Almost fifty years ago on August 18th, an immense controversy broke out over a report released six months earlier on the state of the African American family. The author, Daniel Patrick Moynihan (who later became a U.S. Senator for New York), claimed that the African American family was in crisis. He forecast disaster for our society if single-parent families became the norm. The report still stands out as a landmark and is relevant today. This is the final installment of three feature articles on the report and its relation to NYC religion.
The Moynihan Report, the War on Poverty and the field of social work lauded politics, economics and psychology as solutions to the crisis of the African American family. The mostly White do-gooders mostly ignored the role of faith within the African American community. When they did recognize religion, it was mainly because it intersected with their bias toward purely economic and political solutions.
In the meantime many African American churches started to grow skeptical of a purely worldly political solution to family problems. As new and renewed churches grew and obtained better educated leaders, their ability to speak out their faith against the cultural elite’s secularism grew. They increasingly have turned toward leading the whole U.S. community toward a holistic vision of civil equality, private enterprise, moral disciplines and faith-based solutions. Their responses to the poor treatment of Michael Brown in Ferguson, Missouri and Eric Garner in Staten Island, New York are not less than a call for civil rights, but more than simply a political solution. The highly educated African American pastorate form the nucleus of a new “post-civil rights generation” that has taken up, in effect, the Booker T. Washington legacy, which itself was rooted in a Christian movement for personal holiness.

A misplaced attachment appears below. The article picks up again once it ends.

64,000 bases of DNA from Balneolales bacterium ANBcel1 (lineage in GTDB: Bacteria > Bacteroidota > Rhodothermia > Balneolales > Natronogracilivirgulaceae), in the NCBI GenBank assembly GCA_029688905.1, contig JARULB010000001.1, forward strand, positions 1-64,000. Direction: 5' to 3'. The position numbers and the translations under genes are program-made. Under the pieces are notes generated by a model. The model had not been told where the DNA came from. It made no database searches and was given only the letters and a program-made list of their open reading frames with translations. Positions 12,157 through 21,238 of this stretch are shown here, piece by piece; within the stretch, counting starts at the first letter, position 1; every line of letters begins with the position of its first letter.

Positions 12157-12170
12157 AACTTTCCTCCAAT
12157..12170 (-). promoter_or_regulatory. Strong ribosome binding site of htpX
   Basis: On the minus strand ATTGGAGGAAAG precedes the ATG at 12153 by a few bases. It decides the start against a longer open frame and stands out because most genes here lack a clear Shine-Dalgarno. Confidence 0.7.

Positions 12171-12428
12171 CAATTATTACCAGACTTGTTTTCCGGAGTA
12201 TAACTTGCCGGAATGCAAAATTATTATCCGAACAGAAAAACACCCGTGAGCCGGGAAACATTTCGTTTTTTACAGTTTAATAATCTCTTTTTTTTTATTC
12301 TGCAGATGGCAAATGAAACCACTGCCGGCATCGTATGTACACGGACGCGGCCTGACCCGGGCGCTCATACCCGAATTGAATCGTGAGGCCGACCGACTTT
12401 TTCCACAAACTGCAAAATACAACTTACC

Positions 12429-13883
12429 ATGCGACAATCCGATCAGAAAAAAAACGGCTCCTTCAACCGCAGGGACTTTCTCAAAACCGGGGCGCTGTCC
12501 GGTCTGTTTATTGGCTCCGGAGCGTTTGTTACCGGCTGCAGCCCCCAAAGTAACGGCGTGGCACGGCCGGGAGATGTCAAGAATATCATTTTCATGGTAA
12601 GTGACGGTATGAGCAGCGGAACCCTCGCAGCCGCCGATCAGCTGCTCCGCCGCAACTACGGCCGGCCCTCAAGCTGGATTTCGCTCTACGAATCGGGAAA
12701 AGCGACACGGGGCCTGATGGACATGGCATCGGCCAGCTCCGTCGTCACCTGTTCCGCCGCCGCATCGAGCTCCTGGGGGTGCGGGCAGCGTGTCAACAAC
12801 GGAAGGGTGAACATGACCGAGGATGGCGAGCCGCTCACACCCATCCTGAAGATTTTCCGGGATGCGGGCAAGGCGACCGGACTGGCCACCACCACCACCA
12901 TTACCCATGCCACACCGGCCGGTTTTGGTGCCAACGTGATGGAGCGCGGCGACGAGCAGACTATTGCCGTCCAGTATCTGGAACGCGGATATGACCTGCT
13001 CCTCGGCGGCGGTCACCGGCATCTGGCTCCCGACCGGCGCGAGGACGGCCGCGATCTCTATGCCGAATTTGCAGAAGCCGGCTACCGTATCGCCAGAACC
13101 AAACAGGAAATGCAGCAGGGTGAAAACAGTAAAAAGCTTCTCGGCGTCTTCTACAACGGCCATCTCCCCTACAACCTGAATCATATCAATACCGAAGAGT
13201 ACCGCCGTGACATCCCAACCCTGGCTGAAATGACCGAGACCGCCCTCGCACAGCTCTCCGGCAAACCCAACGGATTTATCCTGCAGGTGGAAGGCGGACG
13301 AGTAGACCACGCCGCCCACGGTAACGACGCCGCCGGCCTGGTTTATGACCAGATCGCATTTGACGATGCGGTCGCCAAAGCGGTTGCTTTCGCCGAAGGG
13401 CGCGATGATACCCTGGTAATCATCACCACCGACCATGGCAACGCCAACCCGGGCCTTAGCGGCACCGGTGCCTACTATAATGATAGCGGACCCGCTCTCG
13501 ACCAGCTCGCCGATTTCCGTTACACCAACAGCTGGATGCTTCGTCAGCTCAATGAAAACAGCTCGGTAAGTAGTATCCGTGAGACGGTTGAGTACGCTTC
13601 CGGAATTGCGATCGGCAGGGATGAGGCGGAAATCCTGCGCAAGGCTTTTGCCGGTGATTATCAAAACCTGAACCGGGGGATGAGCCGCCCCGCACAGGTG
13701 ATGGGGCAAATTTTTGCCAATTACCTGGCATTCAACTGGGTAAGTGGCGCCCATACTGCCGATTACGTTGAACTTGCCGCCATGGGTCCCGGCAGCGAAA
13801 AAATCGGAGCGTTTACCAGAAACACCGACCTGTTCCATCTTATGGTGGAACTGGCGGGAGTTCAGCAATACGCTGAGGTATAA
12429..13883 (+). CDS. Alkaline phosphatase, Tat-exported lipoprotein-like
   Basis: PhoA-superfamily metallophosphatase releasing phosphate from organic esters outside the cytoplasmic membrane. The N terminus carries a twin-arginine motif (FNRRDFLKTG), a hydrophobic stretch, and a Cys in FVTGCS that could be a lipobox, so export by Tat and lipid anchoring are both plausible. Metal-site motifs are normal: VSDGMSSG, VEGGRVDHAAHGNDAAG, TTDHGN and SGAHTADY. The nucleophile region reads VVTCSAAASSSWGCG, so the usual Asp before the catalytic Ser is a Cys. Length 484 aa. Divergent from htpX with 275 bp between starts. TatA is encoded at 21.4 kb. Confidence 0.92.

So, the true heirs of the Moynihan Report are these post-civil rights religious leaders and believers. They also emphasize the importance of the family as did Moynihan. However, they differ from the Moynihan of the 1960s in the means of progress, emphasizing a faith-based dimension and an asset perspective. They are picking up the mantle of Bookers T. Washington. Moynihan himself also later spoke up for a different means for curing poverty and family breakup and attacked the lowering of moral standards, a “defining deviancy down.” His moral message was not far from that of the new African American church leaders.
The 1996 Welfare Reform: a new emphasis on faith-based solutions